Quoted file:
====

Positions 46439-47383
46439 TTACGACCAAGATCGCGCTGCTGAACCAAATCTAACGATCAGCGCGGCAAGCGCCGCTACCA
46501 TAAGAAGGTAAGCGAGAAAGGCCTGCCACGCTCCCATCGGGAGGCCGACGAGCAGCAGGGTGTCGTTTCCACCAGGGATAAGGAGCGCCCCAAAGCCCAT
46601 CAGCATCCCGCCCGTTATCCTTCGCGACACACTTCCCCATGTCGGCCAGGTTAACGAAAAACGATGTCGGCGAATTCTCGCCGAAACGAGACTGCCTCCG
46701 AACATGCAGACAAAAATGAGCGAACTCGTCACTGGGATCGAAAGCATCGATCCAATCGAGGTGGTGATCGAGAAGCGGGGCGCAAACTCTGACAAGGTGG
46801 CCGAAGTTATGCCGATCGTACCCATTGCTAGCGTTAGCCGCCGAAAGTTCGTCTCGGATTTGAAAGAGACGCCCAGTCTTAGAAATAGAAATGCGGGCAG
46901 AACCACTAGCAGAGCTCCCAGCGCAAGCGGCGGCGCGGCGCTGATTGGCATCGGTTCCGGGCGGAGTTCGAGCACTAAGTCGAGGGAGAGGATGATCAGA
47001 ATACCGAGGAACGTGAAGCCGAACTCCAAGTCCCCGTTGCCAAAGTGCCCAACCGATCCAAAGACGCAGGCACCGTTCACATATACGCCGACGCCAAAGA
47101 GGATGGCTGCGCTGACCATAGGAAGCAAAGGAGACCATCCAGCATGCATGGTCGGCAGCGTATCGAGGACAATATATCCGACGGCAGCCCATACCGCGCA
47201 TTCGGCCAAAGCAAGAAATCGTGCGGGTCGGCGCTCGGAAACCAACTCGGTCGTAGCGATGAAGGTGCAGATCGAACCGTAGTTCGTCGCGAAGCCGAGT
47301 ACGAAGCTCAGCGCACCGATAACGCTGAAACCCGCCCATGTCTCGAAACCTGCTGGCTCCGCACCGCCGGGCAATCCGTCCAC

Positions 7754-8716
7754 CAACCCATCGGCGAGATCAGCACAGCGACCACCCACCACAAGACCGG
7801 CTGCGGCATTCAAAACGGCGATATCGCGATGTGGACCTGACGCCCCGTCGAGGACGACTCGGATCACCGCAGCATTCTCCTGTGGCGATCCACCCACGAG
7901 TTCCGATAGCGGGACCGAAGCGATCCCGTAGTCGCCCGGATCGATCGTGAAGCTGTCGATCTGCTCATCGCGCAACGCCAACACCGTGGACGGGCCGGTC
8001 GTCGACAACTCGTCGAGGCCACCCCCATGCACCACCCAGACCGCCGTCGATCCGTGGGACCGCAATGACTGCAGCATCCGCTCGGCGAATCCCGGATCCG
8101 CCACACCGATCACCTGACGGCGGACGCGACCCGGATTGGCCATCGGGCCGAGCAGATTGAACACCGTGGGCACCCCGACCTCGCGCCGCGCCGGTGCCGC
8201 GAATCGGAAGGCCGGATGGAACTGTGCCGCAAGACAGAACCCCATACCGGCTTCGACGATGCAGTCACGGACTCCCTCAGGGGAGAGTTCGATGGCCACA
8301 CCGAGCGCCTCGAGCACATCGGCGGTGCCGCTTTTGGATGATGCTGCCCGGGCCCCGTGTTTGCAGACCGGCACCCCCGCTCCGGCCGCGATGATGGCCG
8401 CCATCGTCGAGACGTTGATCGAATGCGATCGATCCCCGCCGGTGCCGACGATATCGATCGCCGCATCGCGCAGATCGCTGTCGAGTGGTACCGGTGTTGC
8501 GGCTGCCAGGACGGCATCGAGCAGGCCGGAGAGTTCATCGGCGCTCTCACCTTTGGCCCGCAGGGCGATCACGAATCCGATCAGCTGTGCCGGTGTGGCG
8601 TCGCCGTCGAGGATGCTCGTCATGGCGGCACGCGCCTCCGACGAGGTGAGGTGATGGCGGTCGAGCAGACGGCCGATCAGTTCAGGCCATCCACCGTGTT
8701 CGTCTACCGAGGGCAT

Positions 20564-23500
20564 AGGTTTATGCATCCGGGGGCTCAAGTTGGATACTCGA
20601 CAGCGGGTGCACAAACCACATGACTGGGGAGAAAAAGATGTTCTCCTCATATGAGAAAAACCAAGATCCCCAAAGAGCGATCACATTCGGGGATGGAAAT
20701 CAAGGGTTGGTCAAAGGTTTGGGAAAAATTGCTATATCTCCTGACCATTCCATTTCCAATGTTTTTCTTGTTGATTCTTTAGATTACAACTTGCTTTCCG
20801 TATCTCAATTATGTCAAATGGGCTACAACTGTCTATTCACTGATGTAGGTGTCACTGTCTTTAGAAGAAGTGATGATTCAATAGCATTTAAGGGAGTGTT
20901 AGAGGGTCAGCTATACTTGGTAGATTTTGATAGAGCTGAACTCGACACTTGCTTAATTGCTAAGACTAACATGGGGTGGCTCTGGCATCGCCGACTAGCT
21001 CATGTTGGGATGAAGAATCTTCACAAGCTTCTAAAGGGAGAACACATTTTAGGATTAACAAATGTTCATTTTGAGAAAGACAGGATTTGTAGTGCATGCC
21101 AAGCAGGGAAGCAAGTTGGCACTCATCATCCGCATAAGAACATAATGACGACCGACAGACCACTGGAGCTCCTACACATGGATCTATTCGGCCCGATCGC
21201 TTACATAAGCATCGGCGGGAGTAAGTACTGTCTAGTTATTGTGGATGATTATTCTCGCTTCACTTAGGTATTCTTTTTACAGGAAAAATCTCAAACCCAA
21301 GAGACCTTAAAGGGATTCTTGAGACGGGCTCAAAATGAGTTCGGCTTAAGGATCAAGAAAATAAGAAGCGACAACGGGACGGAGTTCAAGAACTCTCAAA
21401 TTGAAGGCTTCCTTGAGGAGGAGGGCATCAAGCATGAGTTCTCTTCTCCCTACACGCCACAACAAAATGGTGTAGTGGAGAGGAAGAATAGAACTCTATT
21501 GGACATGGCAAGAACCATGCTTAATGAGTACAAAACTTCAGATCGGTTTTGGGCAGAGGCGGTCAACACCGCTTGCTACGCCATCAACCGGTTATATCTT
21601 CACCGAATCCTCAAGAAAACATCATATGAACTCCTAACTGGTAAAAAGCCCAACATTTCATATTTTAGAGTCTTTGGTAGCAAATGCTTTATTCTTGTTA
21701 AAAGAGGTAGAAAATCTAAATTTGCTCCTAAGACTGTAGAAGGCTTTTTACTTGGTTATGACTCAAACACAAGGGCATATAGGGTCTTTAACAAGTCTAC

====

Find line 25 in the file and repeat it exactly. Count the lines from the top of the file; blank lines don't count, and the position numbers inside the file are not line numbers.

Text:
20564 AGGTTTATGCATCCGGGGGCTCAAGTTGGATACTCGA